• Liz K    September 27, 2018 at 03:01 AM

    We've allowed folks to take home a dog or cat on a trial basis. We find this often leads to adoptions. We get their information on the adoption questionnaire and do the usual adoption screening to ensure a good fit, but don't finalize the adoption until they decide it the pet is the right one for them. We've had folks bring one pet back and try a different one that may be a better fit after a day or two. We usually allow a few days to a week and then the folks come back and finalize the adoption. We also allow our fosters to adopt (we have had quite a few "foster failures" that became permanent residents of their foster home). Many wait for one of our Clear the Shelter events where they can adopt for free. I don't know that we have a formal policy. We've pretty much dealt with this on a case to case basis. I find that any means of getting a dog or cat a good home should be used. A little bit of a pain to keep up with, but well worth it.

    • CHatch    September 27, 2018 at 07:18 AM

      Do you promote this on your website or have your volunteers or staff offer it as an option when showing the dog? Or is it just feeling out the situation and then deciding to offer it up?

  • Rebecca    September 26, 2018 at 01:28 PM

    I answered "no" to the first question in the survey because we don't seek out foster-to-adopt situations or advertise them as a possibility. However, we do allow fosters to adopt their dogs and many do (I have 3 times!). I couldn't answer the rest of the survey because I answered "no" to the first question. Anyway, I'm not sure if I should have answered "no" to the first question since we do allow fosters to adopt. Occasionally (if there are dogs we need to pull from shelters right away and we have no foster space) we recruit fosters from our adoption applicant pool, and in those cases we expect the foster will likely decide to adopt their foster dog. But we still have a "no trial adoption" policy. I'm not sure our organization is unique in that way, so others may also find the survey answers too restrictive to describe their practices.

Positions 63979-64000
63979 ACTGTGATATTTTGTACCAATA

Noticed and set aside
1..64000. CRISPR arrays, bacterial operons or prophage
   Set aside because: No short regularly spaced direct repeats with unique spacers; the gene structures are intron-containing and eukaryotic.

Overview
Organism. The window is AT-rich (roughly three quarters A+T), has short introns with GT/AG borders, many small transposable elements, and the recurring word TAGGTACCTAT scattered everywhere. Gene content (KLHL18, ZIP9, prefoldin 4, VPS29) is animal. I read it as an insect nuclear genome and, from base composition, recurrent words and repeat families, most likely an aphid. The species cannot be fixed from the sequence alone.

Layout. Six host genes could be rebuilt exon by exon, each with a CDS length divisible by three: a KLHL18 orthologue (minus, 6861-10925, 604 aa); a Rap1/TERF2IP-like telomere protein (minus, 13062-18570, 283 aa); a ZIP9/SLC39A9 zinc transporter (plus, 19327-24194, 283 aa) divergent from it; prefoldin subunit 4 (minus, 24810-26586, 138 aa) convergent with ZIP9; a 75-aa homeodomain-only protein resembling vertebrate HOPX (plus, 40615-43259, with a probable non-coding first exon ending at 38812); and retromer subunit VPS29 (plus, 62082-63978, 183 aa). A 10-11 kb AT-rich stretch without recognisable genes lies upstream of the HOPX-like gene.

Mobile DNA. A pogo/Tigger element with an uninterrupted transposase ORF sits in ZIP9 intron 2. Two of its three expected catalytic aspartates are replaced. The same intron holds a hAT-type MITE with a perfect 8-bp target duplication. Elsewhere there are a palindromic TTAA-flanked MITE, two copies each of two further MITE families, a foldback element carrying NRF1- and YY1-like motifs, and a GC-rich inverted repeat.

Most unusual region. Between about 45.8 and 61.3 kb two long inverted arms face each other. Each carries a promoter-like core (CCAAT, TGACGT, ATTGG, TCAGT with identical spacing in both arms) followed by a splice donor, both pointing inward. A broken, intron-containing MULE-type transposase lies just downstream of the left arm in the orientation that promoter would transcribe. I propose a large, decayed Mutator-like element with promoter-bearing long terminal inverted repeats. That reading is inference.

• JudyH    September 26, 2018 at 07:20 AM

    Most of our dog adoptions come from from foster-to-adopt. The majority of our dogs are medium to large size and the majority are not fostered so foster-to-adopt is the best way for all of us to learn how to dog behaves in a home. Many times puppies are adopted directly. We also do foster-to-adopt in most cat adoptions, especially if they have a cat or dog in the home already so they can see how they all get along. We are a small rescue group with a dog and cat shelter - Humane Society of McCormick County in SC.

  • Ed    September 26, 2018 at 05:35 AM

    We rarely do foster to adopt, & then only for hard to place dogs. We want our adopters to make the equivalent commitment as we do.

  • MarylinPointers    September 25, 2018 at 11:04 AM

    Tried to respond....... my response disappeared and I'm not about to retype it.

    • Dr. Sheila Segurson   Maddie's Fund Staff  September 26, 2018 at 01:39 PM

      Thanks for trying, Marilyn! I'm not sure what happened. Do you remember what question you were on when your response disappeared?

  • Paws4thought    September 25, 2018 at 07:38 AM

    Yes we always do foster to adopt. We feel its the best way to ensure that our dog is placed in the right home. We want everyone to be happy, both humans and other 4 leggeds